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I was thinking along the lines of the obvious, such as when found tautological the form must have been valid but I'm sure there is a more in-depth explanation that I can't reach.

closed as unclear what you're asking by Keelan, Philip Klöcking, James Kingsbery, Nick R, Alexander S King Feb 5 '16 at 19:27

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    Could you please add some background information: What is the sentence form of an argument, what is a tautological sentence form? Can you give an example, thanks. – Jo Wehler Feb 1 '16 at 6:22
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There's nothing deeper going on here. An argument, "P proves Q" is valid iff it is true for all assignments P,Q iff P-> Q is a logical truth, also known as a tautology

This does invoke soundness/completeness.

  • I just spoke to my AI and he said that what my professor really wanted was for me to prove that is was impossible to have a valid argument NOT be tautological. So basically show, in an example, that if you assume an argument to be valid and then assume that it is not tautological you will reach the conclusion that it is both invalid and valid when doing the a table, leading to the statement that "the sentence form of a valid argument must be tautological" because otherwise, the argument, which we said was valid, is actually invalid. She just wanted the reasoning behind it ig, thank you! – Maria Feb 1 '16 at 21:15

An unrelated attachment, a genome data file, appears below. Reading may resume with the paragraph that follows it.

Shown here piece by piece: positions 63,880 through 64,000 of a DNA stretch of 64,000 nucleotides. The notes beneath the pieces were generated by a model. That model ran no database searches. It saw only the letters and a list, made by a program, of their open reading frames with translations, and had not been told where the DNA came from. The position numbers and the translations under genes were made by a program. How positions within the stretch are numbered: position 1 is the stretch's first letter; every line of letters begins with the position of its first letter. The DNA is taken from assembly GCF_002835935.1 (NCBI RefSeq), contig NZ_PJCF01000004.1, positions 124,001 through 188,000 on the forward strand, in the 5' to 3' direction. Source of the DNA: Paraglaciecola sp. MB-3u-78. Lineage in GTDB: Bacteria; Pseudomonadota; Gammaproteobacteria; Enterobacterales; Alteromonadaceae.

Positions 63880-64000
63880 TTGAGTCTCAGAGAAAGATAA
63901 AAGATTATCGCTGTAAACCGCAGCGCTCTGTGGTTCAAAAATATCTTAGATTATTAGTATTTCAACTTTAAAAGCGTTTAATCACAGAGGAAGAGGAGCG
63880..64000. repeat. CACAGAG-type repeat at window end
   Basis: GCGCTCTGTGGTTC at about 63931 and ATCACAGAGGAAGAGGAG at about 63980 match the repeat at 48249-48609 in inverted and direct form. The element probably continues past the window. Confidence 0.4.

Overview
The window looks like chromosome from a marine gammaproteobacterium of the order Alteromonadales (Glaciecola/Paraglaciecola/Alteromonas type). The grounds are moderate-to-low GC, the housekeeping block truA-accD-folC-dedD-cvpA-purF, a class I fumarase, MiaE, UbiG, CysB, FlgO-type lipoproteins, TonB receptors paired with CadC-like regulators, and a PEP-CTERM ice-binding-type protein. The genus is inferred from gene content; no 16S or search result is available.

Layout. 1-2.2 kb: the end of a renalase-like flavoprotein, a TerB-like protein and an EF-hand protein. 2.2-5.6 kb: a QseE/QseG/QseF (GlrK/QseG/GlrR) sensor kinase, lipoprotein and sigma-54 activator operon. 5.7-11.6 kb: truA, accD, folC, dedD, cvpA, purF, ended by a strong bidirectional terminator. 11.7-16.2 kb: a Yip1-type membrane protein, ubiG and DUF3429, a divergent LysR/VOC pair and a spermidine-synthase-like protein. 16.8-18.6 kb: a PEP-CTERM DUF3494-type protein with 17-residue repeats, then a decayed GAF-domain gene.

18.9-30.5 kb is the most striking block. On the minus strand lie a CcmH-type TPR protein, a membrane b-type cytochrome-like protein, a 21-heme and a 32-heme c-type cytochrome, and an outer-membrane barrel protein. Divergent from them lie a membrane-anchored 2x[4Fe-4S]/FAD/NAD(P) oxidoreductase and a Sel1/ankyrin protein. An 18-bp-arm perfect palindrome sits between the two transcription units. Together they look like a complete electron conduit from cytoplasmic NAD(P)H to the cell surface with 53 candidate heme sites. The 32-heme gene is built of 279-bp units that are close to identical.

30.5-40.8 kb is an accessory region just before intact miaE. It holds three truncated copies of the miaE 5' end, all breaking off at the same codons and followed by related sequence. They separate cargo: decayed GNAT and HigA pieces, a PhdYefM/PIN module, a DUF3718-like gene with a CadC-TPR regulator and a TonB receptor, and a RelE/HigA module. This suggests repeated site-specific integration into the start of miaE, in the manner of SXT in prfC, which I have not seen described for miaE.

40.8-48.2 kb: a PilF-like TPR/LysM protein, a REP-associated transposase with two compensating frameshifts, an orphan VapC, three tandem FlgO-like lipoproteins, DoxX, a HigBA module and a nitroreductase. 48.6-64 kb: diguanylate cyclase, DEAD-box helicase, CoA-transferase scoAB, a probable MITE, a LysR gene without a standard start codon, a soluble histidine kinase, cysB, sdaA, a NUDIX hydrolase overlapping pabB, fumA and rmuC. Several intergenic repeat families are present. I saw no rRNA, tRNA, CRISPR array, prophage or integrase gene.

• @noni have you figured that out? If not, can you provide your definitions of tautology and valid so I can explain? – Stella Biderman Feb 1 '16 at 21:19
  • yes, my AI explained it to me, thank you though! – Maria Feb 1 '16 at 21:29

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